Virologist Suzanne D. Vernon, Ph.D. has dedicated nearly two decades to solving ME/CFS. As a member of the U.S. Centers for Disease Control and Prevention’s CFS research group, Suzanne recruited an eclectic team of molecular biologists and computational biologists to merge data collected in laboratory, clinical and epidemiology studies of CFS. She became scientific director of the CFIDS Association of America in 2007 and now she leads the organization’s Research Institute Without Walls, the first initiative focused on safe and effective treatment for CFS.
At the core of the Research Institute Without Walls is the SolveCFS BioBank, an integrated patient registry and sample biorepository. Early in her tenure with the Association, Suzanne recognized that access to well-characterized clinical populations was a barrier to engaging more scientists in the hunt for answers. At the same time, she found individuals living with CFS very eager to participate in research. Through a shared infrastructure provided by Genetic Alliance’s BioBank, she was able to launch the SolveCFS BioBank. There are now nine studies underway utilizing or expanding BioBank resources. She believes that this kind of patient-centered research approach is a crucial asset in the search for effective treatments.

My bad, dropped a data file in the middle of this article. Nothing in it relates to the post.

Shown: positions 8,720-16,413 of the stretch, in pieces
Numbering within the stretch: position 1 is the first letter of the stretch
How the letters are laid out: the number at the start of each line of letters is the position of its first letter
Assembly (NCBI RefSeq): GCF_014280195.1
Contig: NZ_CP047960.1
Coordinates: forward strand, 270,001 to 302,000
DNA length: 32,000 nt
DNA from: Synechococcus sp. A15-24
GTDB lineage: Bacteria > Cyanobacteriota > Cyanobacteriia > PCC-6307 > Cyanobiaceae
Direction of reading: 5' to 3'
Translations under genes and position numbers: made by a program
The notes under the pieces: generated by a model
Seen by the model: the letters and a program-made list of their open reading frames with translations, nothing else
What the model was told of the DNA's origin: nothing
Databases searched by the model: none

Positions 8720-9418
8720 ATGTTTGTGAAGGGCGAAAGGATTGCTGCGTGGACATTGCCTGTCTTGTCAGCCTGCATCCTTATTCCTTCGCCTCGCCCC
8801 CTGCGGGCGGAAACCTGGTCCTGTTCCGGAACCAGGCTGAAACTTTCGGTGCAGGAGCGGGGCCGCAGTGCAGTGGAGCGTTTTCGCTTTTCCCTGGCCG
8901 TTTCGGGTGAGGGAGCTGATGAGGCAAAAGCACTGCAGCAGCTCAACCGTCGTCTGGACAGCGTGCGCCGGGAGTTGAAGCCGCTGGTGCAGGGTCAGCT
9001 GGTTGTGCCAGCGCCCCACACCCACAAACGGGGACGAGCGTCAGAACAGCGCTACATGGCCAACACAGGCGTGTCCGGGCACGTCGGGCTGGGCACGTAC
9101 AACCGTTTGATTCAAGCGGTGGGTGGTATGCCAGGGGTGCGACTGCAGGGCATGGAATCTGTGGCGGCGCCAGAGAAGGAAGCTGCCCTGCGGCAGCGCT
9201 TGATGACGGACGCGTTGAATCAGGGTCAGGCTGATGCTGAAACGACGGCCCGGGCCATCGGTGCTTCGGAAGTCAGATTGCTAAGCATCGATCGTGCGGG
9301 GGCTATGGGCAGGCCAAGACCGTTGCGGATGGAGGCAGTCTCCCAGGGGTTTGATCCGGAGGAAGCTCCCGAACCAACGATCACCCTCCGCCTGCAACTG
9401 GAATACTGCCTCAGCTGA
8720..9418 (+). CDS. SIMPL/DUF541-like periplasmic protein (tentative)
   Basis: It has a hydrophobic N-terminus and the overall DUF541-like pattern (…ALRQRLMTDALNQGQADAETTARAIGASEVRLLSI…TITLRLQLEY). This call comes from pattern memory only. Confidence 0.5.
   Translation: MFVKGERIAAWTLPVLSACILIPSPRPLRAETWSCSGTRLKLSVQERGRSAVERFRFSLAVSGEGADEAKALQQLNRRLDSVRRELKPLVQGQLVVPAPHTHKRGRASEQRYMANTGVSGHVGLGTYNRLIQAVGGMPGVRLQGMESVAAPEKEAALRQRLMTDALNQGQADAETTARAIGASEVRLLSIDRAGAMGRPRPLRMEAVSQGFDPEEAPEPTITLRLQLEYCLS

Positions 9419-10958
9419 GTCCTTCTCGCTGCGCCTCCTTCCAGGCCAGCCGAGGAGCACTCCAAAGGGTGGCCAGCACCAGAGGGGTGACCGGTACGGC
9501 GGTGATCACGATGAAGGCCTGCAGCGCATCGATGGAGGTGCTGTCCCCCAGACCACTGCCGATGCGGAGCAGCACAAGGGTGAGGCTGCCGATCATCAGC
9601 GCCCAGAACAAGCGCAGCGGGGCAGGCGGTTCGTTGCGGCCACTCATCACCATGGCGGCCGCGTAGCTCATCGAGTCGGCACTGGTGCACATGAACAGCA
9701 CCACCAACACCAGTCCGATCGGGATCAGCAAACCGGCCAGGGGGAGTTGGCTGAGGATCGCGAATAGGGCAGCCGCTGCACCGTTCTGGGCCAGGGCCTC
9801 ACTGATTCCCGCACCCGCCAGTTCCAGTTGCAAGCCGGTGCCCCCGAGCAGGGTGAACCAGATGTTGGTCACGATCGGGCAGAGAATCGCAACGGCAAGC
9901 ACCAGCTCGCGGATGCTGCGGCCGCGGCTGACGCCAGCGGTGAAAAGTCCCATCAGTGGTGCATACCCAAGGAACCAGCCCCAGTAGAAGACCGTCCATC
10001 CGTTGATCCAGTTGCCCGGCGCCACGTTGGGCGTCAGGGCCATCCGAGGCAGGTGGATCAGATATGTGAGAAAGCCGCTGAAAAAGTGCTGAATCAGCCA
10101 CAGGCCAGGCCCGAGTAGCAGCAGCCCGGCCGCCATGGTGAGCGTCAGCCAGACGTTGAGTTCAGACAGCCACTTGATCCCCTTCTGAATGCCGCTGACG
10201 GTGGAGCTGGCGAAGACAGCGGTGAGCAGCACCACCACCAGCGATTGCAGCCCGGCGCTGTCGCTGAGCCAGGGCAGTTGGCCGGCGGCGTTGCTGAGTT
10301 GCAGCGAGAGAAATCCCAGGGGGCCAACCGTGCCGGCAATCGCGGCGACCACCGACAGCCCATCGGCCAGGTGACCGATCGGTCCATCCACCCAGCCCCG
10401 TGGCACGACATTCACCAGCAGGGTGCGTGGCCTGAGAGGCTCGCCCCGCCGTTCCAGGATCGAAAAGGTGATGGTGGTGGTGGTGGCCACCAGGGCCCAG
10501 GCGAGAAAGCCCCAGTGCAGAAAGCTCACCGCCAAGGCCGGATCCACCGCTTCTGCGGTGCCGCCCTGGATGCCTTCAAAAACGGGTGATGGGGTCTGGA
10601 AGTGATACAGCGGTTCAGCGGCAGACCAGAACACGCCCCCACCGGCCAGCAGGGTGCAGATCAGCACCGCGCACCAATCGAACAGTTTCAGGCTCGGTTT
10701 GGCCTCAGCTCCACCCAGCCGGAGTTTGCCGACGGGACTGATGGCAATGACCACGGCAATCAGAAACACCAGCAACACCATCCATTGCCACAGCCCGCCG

Suzanne is a sought-after speaker at scientific and medical conferences, but one of her favorite venues is speaking and interacting with the patient community. “No one knows CFS better than the patients. To me, patients are the solution. That’s why our research program is patient-centric and citizen-powered.”
Dr. Vernon continues efforts to build strong collaborations with CFS research groups and investigators worldwide, documenting the breadth and depth of studies across multiple disciplines and identifying gaps and opportunities that warrant prioritization. She serves as a subject matter expert in numerous settings, including scientific proceedings, policy meetings, development activities and conferences for health care professionals and patients. Suzanne has authored more than 80 scientific papers, contributed to book chapters and written dozens of articles for a variety of publications. She has been interviewed for news features in several science magazines including Science, Nature, and Science News and for articles in the Wall Street Journal, New York Times, San Francisco Chronicle, Saturday Evening Post, Smithsonian and “O” magazine.
Page last updated March 6, 2013.